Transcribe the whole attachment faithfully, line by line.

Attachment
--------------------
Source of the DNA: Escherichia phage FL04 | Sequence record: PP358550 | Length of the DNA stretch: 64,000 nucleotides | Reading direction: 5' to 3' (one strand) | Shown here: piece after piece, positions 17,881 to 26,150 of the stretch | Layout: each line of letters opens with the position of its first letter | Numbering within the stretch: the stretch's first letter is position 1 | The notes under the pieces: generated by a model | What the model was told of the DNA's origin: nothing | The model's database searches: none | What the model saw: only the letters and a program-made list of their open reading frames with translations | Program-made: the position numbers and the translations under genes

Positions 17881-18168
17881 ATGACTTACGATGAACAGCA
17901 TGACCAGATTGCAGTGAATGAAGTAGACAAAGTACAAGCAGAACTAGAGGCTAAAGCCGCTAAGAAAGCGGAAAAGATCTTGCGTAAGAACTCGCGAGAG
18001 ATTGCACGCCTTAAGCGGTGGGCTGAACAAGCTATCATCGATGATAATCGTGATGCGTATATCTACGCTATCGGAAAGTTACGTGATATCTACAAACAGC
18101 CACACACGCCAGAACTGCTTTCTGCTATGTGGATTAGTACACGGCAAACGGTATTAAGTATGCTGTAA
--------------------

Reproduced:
Source of the DNA: Escherichia phage FL04 | Sequence record: PP358550 | Length of the DNA stretch: 64,000 nucleotides | Reading direction: 5' to 3' (one strand) | Shown here: piece after piece, positions 17,881 to 26,150 of the stretch | Layout: each line of letters opens with the position of its first letter | Numbering within the stretch: the stretch's first letter is position 1 | The notes under the pieces: generated by a model | What the model was told of the DNA's origin: nothing | The model's database searches: none | What the model saw: only the letters and a program-made list of their open reading frames with translations | Program-made: the position numbers and the translations under genes

Positions 17881-18168
17881 ATGACTTACGATGAACAGCA
17901 TGACCAGATTGCAGTGAATGAAGTAGACAAAGTACAAGCAGAACTAGAGGCTAAAGCCGCTAAGAAAGCGGAAAAGATCTTGCGTAAGAACTCGCGAGAG
18001 ATTGCACGCCTTAAGCGGTGGGCTGAACAAGCTATCATCGATGATAATCGTGATGCGTATATCTACGCTATCGGAAAGTTACGTGATATCTACAAACAGC
18101 CACACACGCCAGAACTGCTTTCTGCTATGTGGATTAGTACACGGCAAACGGTATTAAGTATGCTGTAA